Harris is one of the lead authors of a study, published Monday in Nature Communications, that imaged the intricate formations of DNA and used computer simulations to examine how they wiggle and change.
"Our study looks at DNA on a somewhat grander scale -- several hundreds of base pairs -- and even this relatively modest increase in size reveals a whole new richness in the behavior of the DNA molecule," Harris said in a statement.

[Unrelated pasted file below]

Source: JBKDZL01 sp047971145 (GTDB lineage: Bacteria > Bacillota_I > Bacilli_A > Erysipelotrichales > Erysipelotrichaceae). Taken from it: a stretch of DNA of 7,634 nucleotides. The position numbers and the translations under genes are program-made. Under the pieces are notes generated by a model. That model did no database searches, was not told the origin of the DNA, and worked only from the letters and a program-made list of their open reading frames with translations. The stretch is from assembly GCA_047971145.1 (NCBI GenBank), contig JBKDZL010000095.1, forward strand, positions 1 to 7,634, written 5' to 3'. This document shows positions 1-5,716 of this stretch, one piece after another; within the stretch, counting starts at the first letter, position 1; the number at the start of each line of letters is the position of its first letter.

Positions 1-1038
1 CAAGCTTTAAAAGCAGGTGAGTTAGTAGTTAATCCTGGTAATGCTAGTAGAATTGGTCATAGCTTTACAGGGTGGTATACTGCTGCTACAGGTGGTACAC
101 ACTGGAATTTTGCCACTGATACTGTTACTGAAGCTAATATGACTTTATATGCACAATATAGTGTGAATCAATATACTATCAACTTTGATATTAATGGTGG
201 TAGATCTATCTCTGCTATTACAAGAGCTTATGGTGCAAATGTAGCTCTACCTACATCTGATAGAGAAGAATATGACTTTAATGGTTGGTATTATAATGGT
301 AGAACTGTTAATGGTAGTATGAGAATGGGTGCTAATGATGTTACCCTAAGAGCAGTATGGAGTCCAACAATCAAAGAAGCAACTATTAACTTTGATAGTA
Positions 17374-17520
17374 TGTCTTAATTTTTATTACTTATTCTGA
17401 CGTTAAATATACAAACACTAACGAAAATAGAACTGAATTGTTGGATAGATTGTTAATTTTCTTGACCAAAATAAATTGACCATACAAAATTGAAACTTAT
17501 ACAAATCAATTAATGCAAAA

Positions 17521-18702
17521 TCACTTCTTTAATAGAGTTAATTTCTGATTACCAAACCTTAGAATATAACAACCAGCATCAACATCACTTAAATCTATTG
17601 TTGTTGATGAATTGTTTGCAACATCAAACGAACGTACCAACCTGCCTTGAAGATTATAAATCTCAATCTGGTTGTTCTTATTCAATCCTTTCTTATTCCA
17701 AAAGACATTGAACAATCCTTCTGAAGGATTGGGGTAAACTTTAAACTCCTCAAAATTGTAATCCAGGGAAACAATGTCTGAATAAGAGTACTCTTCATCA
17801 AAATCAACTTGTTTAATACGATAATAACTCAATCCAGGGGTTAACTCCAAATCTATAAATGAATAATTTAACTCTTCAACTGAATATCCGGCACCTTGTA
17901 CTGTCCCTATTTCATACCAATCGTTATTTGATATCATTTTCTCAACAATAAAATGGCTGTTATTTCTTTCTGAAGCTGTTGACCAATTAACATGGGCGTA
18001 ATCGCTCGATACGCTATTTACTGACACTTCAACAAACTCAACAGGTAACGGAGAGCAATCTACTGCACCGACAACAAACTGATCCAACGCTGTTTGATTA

The 3 billion base pairs that make up human DNA -- about three feet worth of the stuff -- has to cram into the nucleus of each and every human cell. So it's no surprise that things get pretty twisted.
Here are the researchers describing their work in, um, a very creative way:
The researchers observed a complex variety of shapes and found that they changed and moved constantly. Because drugs work by binding to the specific shape of a molecule, the researchers hope that their work will help develop better pharmaceuticals.
"We are sure that supercomputers will play an increasingly important role in drug design. We are trying to do a puzzle with millions of pieces, and they all keep changing shape," Harris said.